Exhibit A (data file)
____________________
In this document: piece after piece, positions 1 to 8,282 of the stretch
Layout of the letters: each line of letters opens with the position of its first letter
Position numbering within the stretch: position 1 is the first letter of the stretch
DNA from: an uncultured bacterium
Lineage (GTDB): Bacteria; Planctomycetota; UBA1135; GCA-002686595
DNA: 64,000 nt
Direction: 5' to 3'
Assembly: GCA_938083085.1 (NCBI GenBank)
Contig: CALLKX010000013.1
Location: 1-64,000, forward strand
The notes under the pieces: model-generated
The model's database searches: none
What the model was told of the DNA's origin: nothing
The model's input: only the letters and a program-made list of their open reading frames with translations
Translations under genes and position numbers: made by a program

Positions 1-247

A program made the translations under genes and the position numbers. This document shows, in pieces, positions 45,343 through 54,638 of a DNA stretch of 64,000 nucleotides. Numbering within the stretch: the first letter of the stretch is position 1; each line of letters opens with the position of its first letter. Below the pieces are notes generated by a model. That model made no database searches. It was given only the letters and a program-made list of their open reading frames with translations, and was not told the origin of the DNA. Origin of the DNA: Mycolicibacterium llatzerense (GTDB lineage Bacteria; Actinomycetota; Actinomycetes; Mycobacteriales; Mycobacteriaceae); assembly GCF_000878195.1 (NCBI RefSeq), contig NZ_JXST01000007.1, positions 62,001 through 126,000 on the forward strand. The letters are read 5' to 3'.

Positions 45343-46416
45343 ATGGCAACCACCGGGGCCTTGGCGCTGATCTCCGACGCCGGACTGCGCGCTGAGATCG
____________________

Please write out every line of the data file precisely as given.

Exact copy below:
In this document: piece after piece, positions 1 to 8,282 of the stretch
Layout of the letters: each line of letters opens with the position of its first letter
Position numbering within the stretch: position 1 is the first letter of the stretch
DNA from: an uncultured bacterium
Lineage (GTDB): Bacteria; Planctomycetota; UBA1135; GCA-002686595
DNA: 64,000 nt
Direction: 5' to 3'
Assembly: GCA_938083085.1 (NCBI GenBank)
Contig: CALLKX010000013.1
Location: 1-64,000, forward strand
The notes under the pieces: model-generated
The model's database searches: none
What the model was told of the DNA's origin: nothing
The model's input: only the letters and a program-made list of their open reading frames with translations
Translations under genes and position numbers: made by a program

Positions 1-247

A program made the translations under genes and the position numbers. This document shows, in pieces, positions 45,343 through 54,638 of a DNA stretch of 64,000 nucleotides. Numbering within the stretch: the first letter of the stretch is position 1; each line of letters opens with the position of its first letter. Below the pieces are notes generated by a model. That model made no database searches. It was given only the letters and a program-made list of their open reading frames with translations, and was not told the origin of the DNA. Origin of the DNA: Mycolicibacterium llatzerense (GTDB lineage Bacteria; Actinomycetota; Actinomycetes; Mycobacteriales; Mycobacteriaceae); assembly GCF_000878195.1 (NCBI RefSeq), contig NZ_JXST01000007.1, positions 62,001 through 126,000 on the forward strand. The letters are read 5' to 3'.

Positions 45343-46416
45343 ATGGCAACCACCGGGGCCTTGGCGCTGATCTCCGACGCCGGACTGCGCGCTGAGATCG